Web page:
Trockel | Rorschach: Experiments in the Interpretation of Form
Lecture by Brigid Doherty, Princeton University
November 21st 2019
In 1921, Hermann Rorschach (1884-1922) published Psychodiagnostik. Methodik und Ergebnisse eines Wahrnehmungsdiagnostischen Experimentes (Deutenlassen von Zufallsformen). Seventy years later, Rosemarie Trockel (b. 1952), exhibited a group of five untitled Wollbilder whose 250 x 160-cm. navy-blue-and-gray surfaces — which were knitted by machine to Trockel’s specifications in a factory in Italy, and then stretched, over linen, in her Cologne studio — allude in various ways to the ten plates of Rorschach’s experiment in the interpretation of so-called “chance forms.” Trockel’s works also relate to some very large 1984 paintings by Andy Warhol that took as their point of departure what Warhol knew, and what he claimed not to know, of the “Rorschach Test” as a test of personality widely referenced in popular culture in the United States beginning in the mid-1940s. Trockel’s Rorschach-Bilder exemplify the depth and complexity of the artist’s engagements with modernism and its aftermath in art, literature, and film, and with central problems in late 19th/early 20th-century German philosophy, psychology, and psychoanalysis.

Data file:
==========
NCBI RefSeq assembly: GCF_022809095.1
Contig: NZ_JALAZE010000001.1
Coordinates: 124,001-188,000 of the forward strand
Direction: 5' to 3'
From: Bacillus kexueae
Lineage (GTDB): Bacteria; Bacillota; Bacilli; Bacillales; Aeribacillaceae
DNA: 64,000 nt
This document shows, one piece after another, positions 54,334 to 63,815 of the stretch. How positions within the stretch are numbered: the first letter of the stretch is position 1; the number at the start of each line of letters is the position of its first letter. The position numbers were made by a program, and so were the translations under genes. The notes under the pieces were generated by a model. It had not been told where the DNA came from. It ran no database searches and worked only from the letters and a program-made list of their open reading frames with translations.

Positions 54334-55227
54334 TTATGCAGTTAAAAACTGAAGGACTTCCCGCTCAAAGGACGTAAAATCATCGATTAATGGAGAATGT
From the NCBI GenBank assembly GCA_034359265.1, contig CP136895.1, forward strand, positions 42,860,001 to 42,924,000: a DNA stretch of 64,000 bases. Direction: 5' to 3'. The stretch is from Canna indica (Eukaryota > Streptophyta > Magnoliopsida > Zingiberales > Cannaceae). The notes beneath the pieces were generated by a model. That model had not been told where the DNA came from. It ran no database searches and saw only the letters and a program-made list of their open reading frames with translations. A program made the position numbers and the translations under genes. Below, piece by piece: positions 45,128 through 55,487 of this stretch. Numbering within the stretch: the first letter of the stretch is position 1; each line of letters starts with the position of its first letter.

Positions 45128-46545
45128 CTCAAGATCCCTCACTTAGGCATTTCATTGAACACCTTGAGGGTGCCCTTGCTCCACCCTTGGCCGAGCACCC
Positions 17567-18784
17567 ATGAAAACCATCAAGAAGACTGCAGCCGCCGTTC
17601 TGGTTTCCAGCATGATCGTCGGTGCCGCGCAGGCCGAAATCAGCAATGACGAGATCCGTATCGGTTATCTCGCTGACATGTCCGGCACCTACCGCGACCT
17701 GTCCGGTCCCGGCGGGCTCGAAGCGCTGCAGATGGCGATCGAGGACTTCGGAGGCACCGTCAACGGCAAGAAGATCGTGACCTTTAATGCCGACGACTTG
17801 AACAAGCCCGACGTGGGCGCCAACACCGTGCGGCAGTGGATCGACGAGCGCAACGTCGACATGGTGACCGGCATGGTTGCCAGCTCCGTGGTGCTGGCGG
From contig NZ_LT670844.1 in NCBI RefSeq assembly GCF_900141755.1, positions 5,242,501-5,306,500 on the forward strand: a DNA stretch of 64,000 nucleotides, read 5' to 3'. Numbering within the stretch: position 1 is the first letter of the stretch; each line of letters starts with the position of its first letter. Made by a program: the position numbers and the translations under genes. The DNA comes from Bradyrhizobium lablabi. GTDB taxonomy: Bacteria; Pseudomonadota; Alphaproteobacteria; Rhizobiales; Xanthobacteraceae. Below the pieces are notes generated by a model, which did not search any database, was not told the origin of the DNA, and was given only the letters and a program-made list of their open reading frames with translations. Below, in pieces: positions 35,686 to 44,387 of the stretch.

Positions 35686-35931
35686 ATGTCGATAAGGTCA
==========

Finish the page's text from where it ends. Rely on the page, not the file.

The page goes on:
Brigid Doherty holds a joint appointment as Associate Professor in the Department of German and the Department of Art & Archaeology at Princeton , where she is also an Associated Faculty member in the School of niversity, a member of the Executive Committees of the Program in European Cultural Studies and the Program in rchitecture + Modernity, and a member of the Council on International Teaching and Research. From 2012 to 2019, she served as director of Princeton’s Program in European Cultural Studies. In 2019 she received the President’s Award for Distinguished Teaching, Princeton’s highest award for teaching and mentoring undergraduate and graduate students. Brigid Doherty earned her PhD from the Department of edia of Art at the istory of California, Berkeley, in 1996, and her AB, with Honors and Distinction in Modern Thought and Literature and Studio Art, from Stanford niversity in 1987. In 1986, she was a visiting student in painting at the Hochschule der Künste Berlin (now the Universität der Künste Berlin). From 1996 to 2003, she was assistant and then associate professor (with tenure) in the Department of the niversity of Art and the Humanities Center at Johns Hopkins istory. Her research and teaching focus on the interdisciplinary study of twentieth-century art and literature, with special emphasis on the history of German modernism and on relationships among the visual arts, literature, and aesthetic and psychoanalytic theories. Her art-historical scholarship includes numerous publications and translations in the study of German Dada and avant-garde art of the 1920s, as well as articles and exhibition catalogue essays on contemporary art, especially the work of Hanne Darboven and Rosemarie Trockel. Her published work on German literature and critical theory includes articles on Rainer Maria Rilke, Bertolt Brecht, and Walter Benjamin. She is co-editor of a volume of writings by Walter Benjamin, The Work of Art in the Age of Its Technological Reproducibilty and Other Writings on niversity (Harvard edia Press, 2008). In 2005, she held the inaugural Research Forum Visiting Professorship in Modern and Contemporary Art at the Courtauld Institute of Art in London. In 2006–07, she was the David and Roberta Logie Fellow at the Radcliffe Institute at Harvard niversity and an Affiliate Scholar at the Boston Psychoanalytic Society and Institute. In 2011 and 2015, she was a Fellow at the Zentrum für Literatur- und Kulturforschung in Berlin. Currently, she is a Visiting Scholar at the Max-Planck-Institut für Wissenschaftsgeschichte in Berlin. In 2020, she will be the Holly Fellow at the Clark Art Institute in Williamstown, Massachusetts. niversity